I’ve read a lot of articles about onboarding, but I’m not sure I come away with anything that actually changes my process. We all know that onboarding is important. Given how many juniors are on our team, it is essential for them to be brought up to speed as quickly as possible so that they have a chance at being productive.
Onboarding starts during the hiring process. This is why compensation negotiation is so tricky. People need to be excited about starting. A difficult negotiation becomes very personal. This is the purpose agents play. They are able to distant their clients for a painful negotiation so that it is less personal.
After the candidate has accepted, if given the opportunity, I really push for the new hire to take a good amount of time off. I refer to these as “bookends” and I believe there should be a good amount of space between her last experience and her new one. A new hire is usually surprised by this, but it sets the tone for a more caring managerial relationship than they have experienced before. The message is clear. You are a hard worker, you deserve a break. We will wait for you. Come when you are ready.
For the purposes of this article, I’m going to focus on junior hires because I think their onboarding process is likely more complicated than their senior counterparts. Juniors need a ton of attention when they arrive. I mean like daily check-ins, scheduled lunches and coffees and firm direction on what code to explore. I start with the onboarding readme on our team wiki. We also have a dev expectations readme.
I’ve pushed new hires to improve the docs as they read them with so-so results. The truth of the matter is, they can’t recognize what they need to know until a few weeks in and by they their attention has turned to feature development. Maybe asking them to take another scan after a couple months would be an effective way to improve the system.
The first few 1 on 1s are critical. This is a time to allay fears about imposter syndrome and provide a lot of encouragement upfront. Juniors have never seen a code base as large as ours and they are intimidated. Reminding them it is the exact same, there is just more of it will not be heard the first few times you say it. It will need to be repeated a dozen or so times before it sticks. You belong. We are confident you belong. We wouldn’t have hired you if we weren’t. We don’t make hiring mistake. Whether it is true or not, that’s the message and willl give you the best shot at success.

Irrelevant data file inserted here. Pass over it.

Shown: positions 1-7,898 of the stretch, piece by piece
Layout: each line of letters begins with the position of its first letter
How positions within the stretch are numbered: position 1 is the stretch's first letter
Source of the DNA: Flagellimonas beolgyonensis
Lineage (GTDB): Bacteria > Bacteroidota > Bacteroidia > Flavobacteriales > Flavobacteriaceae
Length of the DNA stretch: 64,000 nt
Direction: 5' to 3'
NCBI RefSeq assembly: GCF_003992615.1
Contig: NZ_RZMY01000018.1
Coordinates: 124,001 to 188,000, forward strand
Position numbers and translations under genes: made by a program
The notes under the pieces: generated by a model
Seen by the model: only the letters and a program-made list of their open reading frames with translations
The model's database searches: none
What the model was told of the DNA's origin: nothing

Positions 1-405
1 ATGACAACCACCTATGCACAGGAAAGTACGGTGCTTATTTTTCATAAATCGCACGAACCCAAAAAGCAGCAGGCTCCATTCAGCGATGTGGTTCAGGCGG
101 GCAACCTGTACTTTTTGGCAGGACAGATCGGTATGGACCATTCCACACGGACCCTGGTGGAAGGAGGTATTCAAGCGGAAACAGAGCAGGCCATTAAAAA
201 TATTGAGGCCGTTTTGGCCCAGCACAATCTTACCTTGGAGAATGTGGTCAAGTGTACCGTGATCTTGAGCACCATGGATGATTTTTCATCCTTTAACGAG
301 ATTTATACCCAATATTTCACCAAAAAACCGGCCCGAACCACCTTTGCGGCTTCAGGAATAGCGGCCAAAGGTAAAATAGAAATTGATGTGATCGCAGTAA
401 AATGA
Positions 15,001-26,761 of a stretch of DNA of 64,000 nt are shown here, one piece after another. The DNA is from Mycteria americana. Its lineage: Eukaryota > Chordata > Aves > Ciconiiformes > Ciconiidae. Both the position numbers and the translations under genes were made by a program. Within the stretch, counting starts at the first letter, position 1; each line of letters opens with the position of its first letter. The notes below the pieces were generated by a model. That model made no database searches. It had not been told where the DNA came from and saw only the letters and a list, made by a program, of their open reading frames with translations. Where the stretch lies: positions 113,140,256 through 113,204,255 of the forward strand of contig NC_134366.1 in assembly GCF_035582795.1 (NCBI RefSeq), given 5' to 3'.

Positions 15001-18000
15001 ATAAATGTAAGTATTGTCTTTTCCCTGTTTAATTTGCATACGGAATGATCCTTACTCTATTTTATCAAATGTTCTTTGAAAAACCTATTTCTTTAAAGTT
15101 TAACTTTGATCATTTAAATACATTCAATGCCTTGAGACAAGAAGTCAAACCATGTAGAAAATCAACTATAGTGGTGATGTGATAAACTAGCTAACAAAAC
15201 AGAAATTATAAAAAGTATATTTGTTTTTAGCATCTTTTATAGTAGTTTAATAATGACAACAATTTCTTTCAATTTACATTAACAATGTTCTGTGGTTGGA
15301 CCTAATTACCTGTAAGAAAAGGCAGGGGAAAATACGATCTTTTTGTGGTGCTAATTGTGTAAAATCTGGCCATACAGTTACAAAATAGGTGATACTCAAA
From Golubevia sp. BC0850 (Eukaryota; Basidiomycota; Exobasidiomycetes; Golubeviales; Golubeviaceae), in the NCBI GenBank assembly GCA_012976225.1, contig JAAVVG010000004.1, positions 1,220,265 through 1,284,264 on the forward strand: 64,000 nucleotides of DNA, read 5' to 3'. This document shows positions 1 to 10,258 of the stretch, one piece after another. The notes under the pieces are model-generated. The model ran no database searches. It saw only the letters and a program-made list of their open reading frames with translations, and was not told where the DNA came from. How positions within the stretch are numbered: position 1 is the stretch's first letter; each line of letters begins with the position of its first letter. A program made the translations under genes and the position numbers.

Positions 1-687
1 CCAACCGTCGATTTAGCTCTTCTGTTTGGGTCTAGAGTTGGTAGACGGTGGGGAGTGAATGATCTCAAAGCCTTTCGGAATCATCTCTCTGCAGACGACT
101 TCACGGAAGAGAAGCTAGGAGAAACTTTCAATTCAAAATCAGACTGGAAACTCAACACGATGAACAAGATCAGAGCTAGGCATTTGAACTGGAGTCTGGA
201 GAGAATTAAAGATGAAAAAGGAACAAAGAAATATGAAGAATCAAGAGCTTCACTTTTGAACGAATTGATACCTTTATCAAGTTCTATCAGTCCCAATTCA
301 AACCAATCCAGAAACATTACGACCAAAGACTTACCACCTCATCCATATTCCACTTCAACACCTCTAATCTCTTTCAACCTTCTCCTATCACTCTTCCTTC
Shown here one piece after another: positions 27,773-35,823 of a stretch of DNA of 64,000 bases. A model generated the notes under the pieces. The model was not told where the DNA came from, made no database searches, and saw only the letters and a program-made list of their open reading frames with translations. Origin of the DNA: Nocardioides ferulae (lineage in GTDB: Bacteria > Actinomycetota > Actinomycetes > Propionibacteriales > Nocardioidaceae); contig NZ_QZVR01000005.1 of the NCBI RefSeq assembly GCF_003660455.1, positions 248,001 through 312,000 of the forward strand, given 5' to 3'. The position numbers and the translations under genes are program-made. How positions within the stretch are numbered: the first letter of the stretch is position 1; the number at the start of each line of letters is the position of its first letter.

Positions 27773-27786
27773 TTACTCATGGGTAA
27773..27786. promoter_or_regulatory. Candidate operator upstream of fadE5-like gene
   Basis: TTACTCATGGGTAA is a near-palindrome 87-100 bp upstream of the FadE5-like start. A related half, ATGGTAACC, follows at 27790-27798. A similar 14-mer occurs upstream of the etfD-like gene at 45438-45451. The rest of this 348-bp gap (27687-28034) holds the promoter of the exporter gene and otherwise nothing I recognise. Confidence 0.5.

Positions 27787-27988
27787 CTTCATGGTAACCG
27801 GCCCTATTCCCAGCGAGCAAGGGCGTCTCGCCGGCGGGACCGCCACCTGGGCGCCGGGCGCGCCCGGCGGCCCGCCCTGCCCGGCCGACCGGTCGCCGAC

The first few assignments are also very important and I’ve learned to not be so cavalier with them. Here are some of my favorites:
- Specs: There are always things to improve in the test suite and giving the new hire some space to go down a few rabbit holes will familiarize her with how the system works while at the same time immediately adding value.
- Refactors: Improving your most incomprehensible code immediately makes the new hire a hero after they can untangle your mess. Again, giving him some space to explore how the system interacts is time well invested.
- Small feature win: Shipping something immediately makes everyone feel good. Not only are they able to quickly get a win on the board, but they also can immediately feel the builder’s high and pride of owning a user facing feature.
- Pairing: Pairing can be combined in all these scenarios but pairing takes the pressure off of the new hire by making sure they aren’t going it alone. Insisting the new hire to drive anecdotally also seems to increase confidence and ensures she doesn’t become a passive observer.
- Onboarding the next noob: Allowing a new hire to onboard the next new hire has been really effective for my team since it proves how much he has learned about the code and our process. While the timing is a key element, I’ve seen confidence levels dramatically shoot up after shepherding a new hire.
There isn’t anything all that novel here. I think giving a new hire a lot of attention and making sure they don’t flounder too much is the basic goal (a little flopping around is OK). Even if they are working on a project, allowing for an orientation period takes the pressure off and allows them to explore the code. This is time well spent. For a new junior hire, I’ve made the mistake of putting deadlines around that first project with disastrous results.
Ramping up not only helps a new hire feel productive and competent, it also affects our team dynamic. We need all of our team members to participate in our difficult discussions and if a new hire lacks confidence in their code contributions they also sideline themselves in our team dynamics. Poor onboading is an opportunity lost to build rapport and establish confidence while good onboarding usually leads to individual comfort and immediate buy-in. So while it can be very time intensive, for me it has been worth the investment.